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Celebrate International Astronomy Day

This article appeared in the April 24, 2015 edition of the Davis Enterprise.


By Vinita Domier

Special to the Enterprise


Celebrate International Astronomy Day on Saturday, April 25, 2015 with the Explorit Science Center Astonomy Club.  This special celebration starts a 6:00 pm at Explorit Science Center 3141 5th Street, Davis. The purpose of the day is to “bring astronomy to the people.”  Club members will share their love of backyard astronomy with the public at this FREE event.


International Astronomy Day is a biannual event held on the Saturday closest to the first-quarter moon in the spring and the fall. First organized in Northern California in 1973, the event gives urban residents opportunities to view the wonders of the universe through binoculars and telescopes.  It has grown to become a worldwide stargazing event.


Our ancestors spent a lot of time gazing at the sky and charting the movements of the sun, moon, planets, stars and comets. They based their clocks and calendars on the daily, seasonal, and yearly changes in the relative positions of celestial bodies. Having a good understanding of the science of astronomy was essential to survival.


Modern astronomers gaze at the sky to understand the origins of the universe and to deduce the fundamental scientific laws that govern it. They ‘look’ at the sky not just in the visible band of the electromagnetic spectrum but also in other wavelengths ranging from radio waves to gamma waves for a more complete picture of the cosmos.


Amateur astronomers gaze at the sky to behold the beauty and the majesty of the universe. They too are interested in the positions and movements of the solar system bodies and deep-sky objects. Much backyard astronomy can be accomplished by just looking up with unaided eyes from relatively dark-sky locations. Using optics like binoculars and telescopes greatly enhances the viewing experience.


The immense size and complexity of the universe is captivating to observe and study. For example, the further away a celestial object is from the earth, the further back in time we see that object. Light travels at a very fast yet finite speed, even in the vacuum of space – 186,000 miles/second.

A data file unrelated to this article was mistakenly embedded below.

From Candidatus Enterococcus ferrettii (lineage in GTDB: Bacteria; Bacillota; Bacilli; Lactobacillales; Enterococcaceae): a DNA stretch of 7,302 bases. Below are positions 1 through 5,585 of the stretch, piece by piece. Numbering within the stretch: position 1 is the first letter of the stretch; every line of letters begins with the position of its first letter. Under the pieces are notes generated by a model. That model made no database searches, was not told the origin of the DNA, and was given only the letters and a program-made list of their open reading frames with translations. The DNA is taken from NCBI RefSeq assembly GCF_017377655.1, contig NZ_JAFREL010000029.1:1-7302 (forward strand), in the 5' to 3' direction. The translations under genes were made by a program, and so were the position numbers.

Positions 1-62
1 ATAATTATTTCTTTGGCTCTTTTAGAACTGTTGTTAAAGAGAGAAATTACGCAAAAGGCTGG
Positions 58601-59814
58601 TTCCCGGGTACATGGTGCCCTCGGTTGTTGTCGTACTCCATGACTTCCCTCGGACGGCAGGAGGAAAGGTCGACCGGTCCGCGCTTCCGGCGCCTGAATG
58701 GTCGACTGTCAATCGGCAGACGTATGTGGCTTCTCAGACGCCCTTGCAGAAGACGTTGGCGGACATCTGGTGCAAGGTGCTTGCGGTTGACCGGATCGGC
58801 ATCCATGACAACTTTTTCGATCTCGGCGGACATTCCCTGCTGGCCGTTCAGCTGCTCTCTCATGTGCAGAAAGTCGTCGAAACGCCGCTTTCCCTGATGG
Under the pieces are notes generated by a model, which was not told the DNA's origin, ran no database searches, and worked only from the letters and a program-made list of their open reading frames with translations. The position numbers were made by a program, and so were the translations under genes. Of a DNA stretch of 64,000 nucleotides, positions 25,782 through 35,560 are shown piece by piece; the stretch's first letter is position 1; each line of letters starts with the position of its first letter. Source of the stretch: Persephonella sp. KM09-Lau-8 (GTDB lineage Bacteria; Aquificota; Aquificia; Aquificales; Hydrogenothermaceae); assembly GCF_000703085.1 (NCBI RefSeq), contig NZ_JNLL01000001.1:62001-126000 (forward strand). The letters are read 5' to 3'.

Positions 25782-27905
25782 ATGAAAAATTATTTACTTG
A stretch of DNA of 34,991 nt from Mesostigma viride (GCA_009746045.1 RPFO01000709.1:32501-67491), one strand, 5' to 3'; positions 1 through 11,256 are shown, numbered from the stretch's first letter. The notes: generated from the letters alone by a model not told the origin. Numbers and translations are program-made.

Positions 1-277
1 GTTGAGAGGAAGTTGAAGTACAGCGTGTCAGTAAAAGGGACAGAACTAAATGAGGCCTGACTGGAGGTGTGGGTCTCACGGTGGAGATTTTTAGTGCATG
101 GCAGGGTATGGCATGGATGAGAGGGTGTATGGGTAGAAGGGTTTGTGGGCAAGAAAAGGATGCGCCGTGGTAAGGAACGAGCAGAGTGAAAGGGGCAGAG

Sunlight takes 8.3 minutes to reach Earth from the sun; starlight takes 4.2 years to reach Earth from our nearest stellar neighbor, Proxima Centauri. Some objects we see in the sky now may no longer exist. We don’t know about their demise since the light from these objects has not yet reached Earth.


Explorit Science Center Astronomy Club will meet on Saturday, April 25, 2015 at 6:00 pm. The special event begins by viewing the sun using telescopes equipped with special filters. Following the viewing, the indoors presentation, at 7:00 pm,  explores the aspects of observational astronomy for backyard enthusiasts. The evening concludes with a star party outside looking at the wonders of the night sky, including planets, stars, and nebulae, through telescopes and binoculars. The event is FREE and all ages are welcome.


For more information, contact Vinita Domier at



Explorit’s coming events:


·      Join us on Sunday, April 26 for a special workshop on The Science of Origami at Explorit Science Center, 2:00-4:00 p.m. The Davis Origami Club will be on hand to introduce the basics of the art of paper-folding to beginners. Come practice and discuss origami with these advanced enthusiasts, and discover the ways origami, mathematics and science intersect!

·      Explorit’s Exploration Gallery is open to the public every Wednesday, Saturday and Sunday, 1:00-5:00 p.m. and every Friday, 3:00-6:00 p.m.  Admission is $5.00 per person; Explorit members, teachers and children 2 and under are free. Come check out the new “Our World in Water” activities!

·      The Big Day of Giving is coming Tuesday, May 5. Be on the look-out for how your donation to Explorit can go even farther!

·      Join us at 7:00 p.m. on Monday, May 11 for “Life Beneath Tahoe Waters—The Good, Bad and Weird!”, a free Explorit Evening Public Lecture by Dr. Sudeep Chandra of the University of Nevada, Reno at DMG Mori’s auditorium, 3805 Faraday Ave. in Davis.

·      Interested in helping out the community through board membership? Explorit is currently seeking individuals in the community to serve as members of our volunteer board. Please call or email for additional information on how to apply.

·      Interested in membership?  Think your Explorit membership may have lapsed?  Call Explorit at 530-756-0191 to check or sign up!

·      Birthdays are back at Explorit!  Call Explorit at 530-756-0191 for more information or to book your party.



Explorit Science Center is located at 3141 5th St. For more information call (530) 756-0191 or visit, or “like” us on Facebook at

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